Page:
but that the means for Methods 2 and 3 are not significantly different. The post hoc test results indicate that the mean for Method 1 is significantly lower than the means for Methods 2 and 3.Figure 6-3 One-Way ANOVA dialog with Tukey HSD test selected The ANOVA summary table and the post hoc test results appear in the SPSS Viewer (see Figure 6-4). Note that the overal (omnibus) F ratio is significant. . indicating that the means differ by a larger amount than would be expected by chance alone if the null hypothesis were true.

Figure 6-4 ANOVA summary table and post hoc test results As an aid to understanding the post hoc test results. SPSS also provides a table of homogenous subsets (see Figure 6-5). . Note that it is not strictly necessary that the sample sizes be equal in the one-way ANOVA. and when they are unequal. the Tukey HSD procedure uses the harmonic mean of the sample sizes for post hoc comparisons.

As such. A common effect size index is eta squared. but not the post hoc comparisons discussed earlier. Move Recall to the Dependent List and Method to the Independent List. An alternative method of performing the one-way ANOVA provides the effect-size index. Means (see Figure 6-6). To perform this alternative analysis. this index represents the proportion of variance that can be attributed to between-group differences or treatment effects. .Figure 6-5 Table of homogeneous subsets Missing from the ANOVA results table is any reference to effect size. select Analyze. select Anova Table and eta. which is the between-groups sum of squares divided by the total sum of squares. Under Options. Compare Means.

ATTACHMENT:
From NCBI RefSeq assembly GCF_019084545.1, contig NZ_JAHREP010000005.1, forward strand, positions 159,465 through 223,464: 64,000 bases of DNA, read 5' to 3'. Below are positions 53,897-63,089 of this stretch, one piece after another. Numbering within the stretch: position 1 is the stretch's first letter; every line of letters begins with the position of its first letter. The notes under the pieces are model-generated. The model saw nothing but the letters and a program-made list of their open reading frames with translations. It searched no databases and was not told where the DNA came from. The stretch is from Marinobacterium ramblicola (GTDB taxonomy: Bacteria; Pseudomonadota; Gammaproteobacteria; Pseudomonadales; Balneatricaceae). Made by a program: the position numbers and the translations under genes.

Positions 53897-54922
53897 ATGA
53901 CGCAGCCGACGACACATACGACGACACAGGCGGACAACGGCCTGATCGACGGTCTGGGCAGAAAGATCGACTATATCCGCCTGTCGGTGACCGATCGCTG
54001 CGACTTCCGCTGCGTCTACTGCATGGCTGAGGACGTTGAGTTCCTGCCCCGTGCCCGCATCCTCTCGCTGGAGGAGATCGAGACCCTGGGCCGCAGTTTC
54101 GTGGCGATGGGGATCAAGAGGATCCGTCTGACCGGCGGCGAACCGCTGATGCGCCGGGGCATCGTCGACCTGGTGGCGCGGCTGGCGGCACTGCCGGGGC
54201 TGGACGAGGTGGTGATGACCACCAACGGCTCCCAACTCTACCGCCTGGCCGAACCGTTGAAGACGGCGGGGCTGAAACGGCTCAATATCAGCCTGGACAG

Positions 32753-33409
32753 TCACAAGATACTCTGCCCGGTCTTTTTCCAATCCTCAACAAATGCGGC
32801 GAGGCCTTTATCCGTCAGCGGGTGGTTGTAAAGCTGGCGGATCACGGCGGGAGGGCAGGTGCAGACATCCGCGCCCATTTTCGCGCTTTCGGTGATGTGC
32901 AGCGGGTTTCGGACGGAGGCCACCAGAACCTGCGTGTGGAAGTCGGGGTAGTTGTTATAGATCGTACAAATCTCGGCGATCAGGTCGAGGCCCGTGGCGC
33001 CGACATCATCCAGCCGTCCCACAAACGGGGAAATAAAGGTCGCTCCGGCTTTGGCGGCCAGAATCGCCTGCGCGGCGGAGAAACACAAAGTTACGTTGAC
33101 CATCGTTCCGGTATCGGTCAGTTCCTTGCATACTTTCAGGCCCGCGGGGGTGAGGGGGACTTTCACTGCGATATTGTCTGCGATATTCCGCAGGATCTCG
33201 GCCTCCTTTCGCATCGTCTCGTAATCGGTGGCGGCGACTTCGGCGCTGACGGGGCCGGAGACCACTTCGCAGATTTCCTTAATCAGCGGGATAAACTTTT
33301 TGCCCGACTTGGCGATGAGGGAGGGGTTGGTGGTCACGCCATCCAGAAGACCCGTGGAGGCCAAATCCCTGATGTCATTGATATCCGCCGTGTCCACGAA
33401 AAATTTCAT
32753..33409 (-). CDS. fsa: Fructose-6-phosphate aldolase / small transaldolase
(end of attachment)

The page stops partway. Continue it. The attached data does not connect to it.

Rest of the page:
Eta squared is directly interpretable as an effect size index: 58 percent of the variance in recall can be explained by the method used for remembering the word list. .Figure 6-6 ANOVA procedure and effect size index available from Means procedure The ANOVA summary table from the Means procedure appears in Figure 6-7 below.

The hypothetical test results are as follows. 3. It is conceptually useful to think of the repeated-measures ANOVA as an extension of the paired-samples ttest. She administers a 20-item college algebra test to ten randomly selected statistics students at the beginning of the term. and six months after the course is finished. Conduct the repeated-measures ANOVA. 2. Construct a profile plot. Overview The repeated-measures or within-subjects ANOVA is used when there are multiple measures for each participant. Student Before After SixMo 1 13 15 17 2 8 8 7 3 12 15 14 4 12 17 16 5 19 20 20 6 10 15 14 . at the end of the term. Each set of observations for a subject or case serves as its own control. the test of interest is the within-subjects effect of the treatments or repeated measures. General Linear Model menu. Example Data Assume that a statistics professor is interested in the effects of taking a statistics course on performance on an algebra test. The procedure for performing a repeated-measures ANOVA in SPSS is found in the Analyze. In the repeated-measures ANOVA. Interpret the output.Figure 6-7 ANOVA table and effect size from Means procedure Lesson 7: Repeated-Measures ANOVA Objectives 1. so this test is quite powerful.

. click on Analyze.7 10 13 15 8 8 12 11 9 14 15 13 10 11 16 9 Coding Considerations Data coding considerations in the repeated-measures ANOVA are similar to those in the pairedsamples t test. The properly coded SPSS data file with the data entered correctly should appear as follows (see figure 7-1). Each participant or subject takes up a single row in the data file. and each observation requires a separate column. You may also retrieve a copy of the data file if you like. See Figure 7-2. Figure 7-1 SPSS data file coded for repeated-measures ANOVA Performing the Repeated-Measures ANOVA To perform the repeated-measures ANOVA in SPSS. then General Linear Model. and then Repeated Measures.